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Money hiding Swords I'm using Ivan Morris' translation of Saikaku's The Life of an Amorous Woman and other Writings this semester Buy Alesse (Ovral L) Without Prescription, (( Thanks, Alan. Get Alesse (Ovral L), )), but one thing which is bugging me right off the bat is his habit of translating money into Pounds Sterling by converting the Tokugawa money to rice and then converting the rice to yen and the Yen to Pounds at the 1963 rate, buy cheap Alesse (Ovral L) no rx. Fast shipping Alesse (Ovral L), (( Appendix II, "Money in Saikaku's Time" )) Needless to say, Alesse (Ovral L) used for, Alesse (Ovral L) forum, neither I nor my students have any intutitive sense how much £16.70 in 1963 is worth today, but that's what he says one gold Ryo is, buy Alesse (Ovral L) without a prescription. Herbal Alesse (Ovral L), According to the first historical currency calculator I could find, that's about US$335.24 now, order Alesse (Ovral L) from mexican pharmacy. Alesse (Ovral L) without a prescription, But that's assuming that the original gold-rice/rice-yen calculation is worth anything....

I'd much rather have had a discussion about relative purchasing power, but here's my best (quick) guess:

A little more digging and I found How Much Is That? which covers a good swath of modern financial history with converters that are a bit more open about their indices, Buy Alesse (Ovral L) Without Prescription. The What Were Japanese GDP, Alesse (Ovral L) interactions, Where can i buy cheapest Alesse (Ovral L) online, CPI, Wage, Alesse (Ovral L) dosage, Comprar en línea Alesse (Ovral L), comprar Alesse (Ovral L) baratos, or Population Then? page is set up to produce "Annual Observations in Table and Graphical Format for years 1879 to Present" based on your inputs. Unfortunately, where to buy Alesse (Ovral L), Alesse (Ovral L) pharmacy, the data actually only goes back to 1952, except for the CPI, buy Alesse (Ovral L) online cod. Order Alesse (Ovral L) online overnight delivery no prescription, (( I'm very surprised: population and GDP data for those years isn't exactly hard to find.... The Historical Statistics of Japan has some data going back to the late 19c and early 20c, is Alesse (Ovral L) safe. Buy Alesse (Ovral L) Without Prescription, Not the most interesting stuff, but at least some of the basics. Purchase Alesse (Ovral L) online no prescription, The Bank of Japan statistics covers some of the early 20c in detail. is a Swedish site with some interesting stuff on it, Alesse (Ovral L) dangers, Alesse (Ovral L) treatment, like the excel spreadsheet with population and GDP estimates for the whole world going back to year 1. )) Still, low dose Alesse (Ovral L), Order Alesse (Ovral L) no prescription, plugging in the 1963 Yen values Morris uses and you get (( I'm going to use an approximation for current yen values, based on CPI and Real GDP per capita, purchase Alesse (Ovral L) online. Alesse (Ovral L) coupon, Nominal GDP numbers seem very high.... ))

Gold Oban Koban-ryo Ichibu-koban

Tokugawa1963 ¥Current ¥ Current dollars (( Using the current 90/dollar ))
1 gold ryo16,35067000742
1 Ichibu-koban4,087.517000181
1 silver chogin11717.547300525
1 silver kamme272,5001,100,00012,180
1 copper kanmon4,087.517000181
1 copper monsen (( There's an error in Morris's table, I think: he indicates the yen value of the kanmon as being 100,000 times greater than the monsen instead of 1000 times, Buy Alesse (Ovral L) Without Prescription. Since, no prescription Alesse (Ovral L) online, Alesse (Ovral L) dose, according to Morris, the kanmon should be equivalent to the ichibu-koban, order Alesse (Ovral L) from United States pharmacy, Where can i find Alesse (Ovral L) online, I have to assume that the monsen needs to be scaled up. )) 4.1 17.18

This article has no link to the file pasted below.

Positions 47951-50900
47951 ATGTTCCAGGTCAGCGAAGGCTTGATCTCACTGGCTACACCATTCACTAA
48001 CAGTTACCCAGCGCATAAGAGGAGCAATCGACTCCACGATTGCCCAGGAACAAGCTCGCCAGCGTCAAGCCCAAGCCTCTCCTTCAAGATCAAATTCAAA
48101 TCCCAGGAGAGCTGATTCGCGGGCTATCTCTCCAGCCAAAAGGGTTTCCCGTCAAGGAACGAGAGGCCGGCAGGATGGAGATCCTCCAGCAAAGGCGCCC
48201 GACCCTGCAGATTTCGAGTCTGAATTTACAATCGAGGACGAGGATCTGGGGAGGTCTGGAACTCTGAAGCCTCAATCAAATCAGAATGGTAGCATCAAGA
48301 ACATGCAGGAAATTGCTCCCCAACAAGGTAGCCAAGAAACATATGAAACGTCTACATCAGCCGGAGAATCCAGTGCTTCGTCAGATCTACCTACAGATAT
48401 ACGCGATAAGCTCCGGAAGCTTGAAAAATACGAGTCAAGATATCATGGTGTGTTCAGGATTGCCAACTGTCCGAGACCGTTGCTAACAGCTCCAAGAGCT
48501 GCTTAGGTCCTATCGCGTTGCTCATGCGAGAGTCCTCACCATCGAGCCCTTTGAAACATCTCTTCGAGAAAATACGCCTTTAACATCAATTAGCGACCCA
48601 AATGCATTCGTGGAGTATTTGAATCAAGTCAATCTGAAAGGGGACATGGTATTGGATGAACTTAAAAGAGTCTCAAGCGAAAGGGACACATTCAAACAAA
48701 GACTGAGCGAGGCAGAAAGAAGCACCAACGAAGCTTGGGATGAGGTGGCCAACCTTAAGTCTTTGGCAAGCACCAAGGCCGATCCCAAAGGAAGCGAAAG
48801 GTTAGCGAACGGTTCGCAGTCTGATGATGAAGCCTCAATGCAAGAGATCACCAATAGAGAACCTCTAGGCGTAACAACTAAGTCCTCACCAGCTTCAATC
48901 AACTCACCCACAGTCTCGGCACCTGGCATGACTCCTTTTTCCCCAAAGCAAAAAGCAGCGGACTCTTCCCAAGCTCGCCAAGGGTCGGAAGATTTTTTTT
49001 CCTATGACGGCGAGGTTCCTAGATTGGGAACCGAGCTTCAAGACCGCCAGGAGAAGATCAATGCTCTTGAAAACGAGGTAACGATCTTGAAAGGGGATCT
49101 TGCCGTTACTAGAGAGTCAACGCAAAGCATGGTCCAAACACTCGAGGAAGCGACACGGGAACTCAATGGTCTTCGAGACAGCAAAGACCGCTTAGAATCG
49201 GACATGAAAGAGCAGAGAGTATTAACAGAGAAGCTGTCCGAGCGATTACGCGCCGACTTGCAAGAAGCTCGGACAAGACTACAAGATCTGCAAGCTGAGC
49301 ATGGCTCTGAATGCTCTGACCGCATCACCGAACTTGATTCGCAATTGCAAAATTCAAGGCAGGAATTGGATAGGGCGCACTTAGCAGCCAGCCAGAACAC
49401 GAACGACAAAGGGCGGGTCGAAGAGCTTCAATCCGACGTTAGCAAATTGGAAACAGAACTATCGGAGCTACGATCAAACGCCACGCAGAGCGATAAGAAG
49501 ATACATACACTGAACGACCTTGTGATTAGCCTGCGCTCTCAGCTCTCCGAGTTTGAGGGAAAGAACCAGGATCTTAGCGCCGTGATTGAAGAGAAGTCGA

This is still not terribly satisfying, Alesse (Ovral L) steet value, Alesse (Ovral L) over the counter, since it's based on continuity in rice prices -- and if I wanted to be really thorough, I'd convert the 1963 yen value back to rice, where can i order Alesse (Ovral L) without prescription, Doses Alesse (Ovral L) work, then convert rice to yen for current prices.

Then there's specie value by weight, where can i cheapest Alesse (Ovral L) online, Alesse (Ovral L) for sale, just for kicks. Using Morris' weights:

Tokugawa Coinweight in momme (( Morris pegs the momme at 58 troy grains, ordering Alesse (Ovral L) online, Buy cheap Alesse (Ovral L), or 3.758 grams )) weight in gramsCurrent market value in dollars
1 gold ryo4.818512.45
1 Ichibu-koban1.24.5128.11
1 silver chogin43161.661.72
1 silver kamme100037581435.37
1 copper kanmon1000375812.34
1 copper monsen13.7580.012345

Silver Chogin and Kotsubu
As I said before, I much prefer a discussion of relative incomes and purchasing power, effects of Alesse (Ovral L). My Alesse (Ovral L) experience, Fortunately, I just got the announcement of the new EMJ, order Alesse (Ovral L) online c.o.d, including Constantine Vaporis, Samurai and the World of Goods: the Diaries of the Toyama Family of Hachinohe. So I have some fresh scholarship I can share along with the old.

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Filed under: — Jonathan Dresner @ 3:26 am Print

Keene Glucophage For Sale, includes several extended reminiscences of Meiji published immediately after his death. Glucophage from mexico, Unfortunately, some are included in the original French (pp, online buy Glucophage without a prescription. Glucophage photos, 707 and 709). Many thanks to Nathanael Robinson, Glucophage alternatives, Ordering Glucophage online, who generously and meticulously translated these from the 19c formal French. I've appended these to the chapter guide for future reference.

Ito Hirobumi: